Second, I do not like to be presented with any obstacles in communicating with an online business. It amazes me how many of them create these roadblocks - not making the contact process obvious on the site, not providing an e-mail address and forcing you to go through the site, not being able to communicate with a person, not having an easy way to follow up with them, if they don't respond, not having telephone contact available, etc. You know it's intentional. You know this process is designed to make things easier and more efficient for the company, than for you, the customer.

Third, it frustrates me to no end to be disappointed by the quality of the supporting material on a site. While there is a huge amount of information to be found online, frankly, most of it is useless and it's there because the business owner read someplace that he should have a lot of "content" on his site to draw people in and to enhance his search engine placement. For me, it totally undermines the credibility of a site, when it provides "articles" that have no substance, or worse yet, when the articles are just blatant commercials for the company's products. That's why at Business Advisor Online we read every article before we post it, include less than 20% of what we read, and provide both a summary and a rating of every article, so the reader doesn't waste his time.

Fourth, when I see a lot of advertisements on a site, my first inclination is to bolt; I try to dig a little deeper, but my antenna goes up when I see that I am going to have to wade through all those ads. I understand that letting other companies advertise on your site is a viable business model and, if it's done reasonably and the site is still providing me with real value, I'll tolerate it. But, sometimes the ads are so pervasive that you can't easily tell what the site can actually do for you, or what its purpose is; and the worst situation is not being able to clearly see the difference between an advertisement and content. Just remember - when you see a lot of ads on a site, the person paying for them is the real customer, not you!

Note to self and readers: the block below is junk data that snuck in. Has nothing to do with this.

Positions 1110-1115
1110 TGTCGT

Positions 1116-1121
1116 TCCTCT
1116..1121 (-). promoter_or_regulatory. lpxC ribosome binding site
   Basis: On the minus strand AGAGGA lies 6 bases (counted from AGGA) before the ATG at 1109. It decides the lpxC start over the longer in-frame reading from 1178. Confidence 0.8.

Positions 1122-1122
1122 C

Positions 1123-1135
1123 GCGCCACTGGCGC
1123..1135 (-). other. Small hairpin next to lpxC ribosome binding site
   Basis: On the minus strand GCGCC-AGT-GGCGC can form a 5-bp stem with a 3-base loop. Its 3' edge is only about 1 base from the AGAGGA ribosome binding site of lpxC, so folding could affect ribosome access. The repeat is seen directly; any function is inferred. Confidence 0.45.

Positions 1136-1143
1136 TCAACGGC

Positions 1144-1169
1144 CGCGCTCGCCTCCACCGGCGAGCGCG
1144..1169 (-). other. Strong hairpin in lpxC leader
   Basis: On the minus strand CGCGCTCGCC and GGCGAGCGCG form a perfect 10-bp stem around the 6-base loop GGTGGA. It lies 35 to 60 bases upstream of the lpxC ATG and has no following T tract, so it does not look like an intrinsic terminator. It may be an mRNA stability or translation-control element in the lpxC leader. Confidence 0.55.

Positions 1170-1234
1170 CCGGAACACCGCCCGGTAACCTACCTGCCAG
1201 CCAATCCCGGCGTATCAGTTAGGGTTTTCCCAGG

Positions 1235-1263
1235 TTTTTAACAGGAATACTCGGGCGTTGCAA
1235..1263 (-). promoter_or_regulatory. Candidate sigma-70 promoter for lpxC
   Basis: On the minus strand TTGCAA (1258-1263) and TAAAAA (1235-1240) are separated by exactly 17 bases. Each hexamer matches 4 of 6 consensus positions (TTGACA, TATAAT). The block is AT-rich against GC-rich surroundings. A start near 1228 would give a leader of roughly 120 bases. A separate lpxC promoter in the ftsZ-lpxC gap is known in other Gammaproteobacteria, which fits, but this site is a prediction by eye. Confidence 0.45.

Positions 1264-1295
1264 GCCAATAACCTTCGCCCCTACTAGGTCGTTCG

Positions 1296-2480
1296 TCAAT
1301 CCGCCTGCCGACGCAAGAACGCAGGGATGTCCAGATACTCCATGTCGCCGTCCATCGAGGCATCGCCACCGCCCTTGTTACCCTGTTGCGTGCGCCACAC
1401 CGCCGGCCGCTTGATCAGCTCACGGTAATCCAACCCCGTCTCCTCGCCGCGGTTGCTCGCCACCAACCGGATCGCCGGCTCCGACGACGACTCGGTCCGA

Finally, not being able to clearly discern what the site's business model is and how it makes money makes me suspicious. I understand that most people are not going to have this one on their list; but, I believe there are only a three reasons to have a web site to begin with - to sell more, to enhance efficiency, and to provide better service - and if I can't figure out which one the site is trying to accomplish, it makes me a little uncomfortable.

At the risk of oversimplifying this credibility and trust issue, the real solution is to pay attention to it - to make it a point to probe how credible you actually are. As your site changes and evolves, keep testing it and find ways to get feedback from visitors about what they think. Give them a way to "look you in the eye" and you'll have a better chance of earning their trust.
Back to top Go down
View user profile
How Do You Convey Credibility And Integrity On The Internet?
Back to top 
Page 1 of 1
 Similar topics
» SEC's Acting DG aims to boost market's integrity, foreign holdings
» Treasury Bonds Investigation; Ranil's Committee Lacks Credibility: Chandra Tells President
» PRESS ALERT "ECCSL host panel discussion on Capital Markets - Integrity & Development"
» Integrity: 90 file corruption condemns ministers
» Sri Lanka PC House buys Internet research firm

Permissions in this forum:You cannot reply to topics in this forum
Job98456 :: Internet World-
Jump to: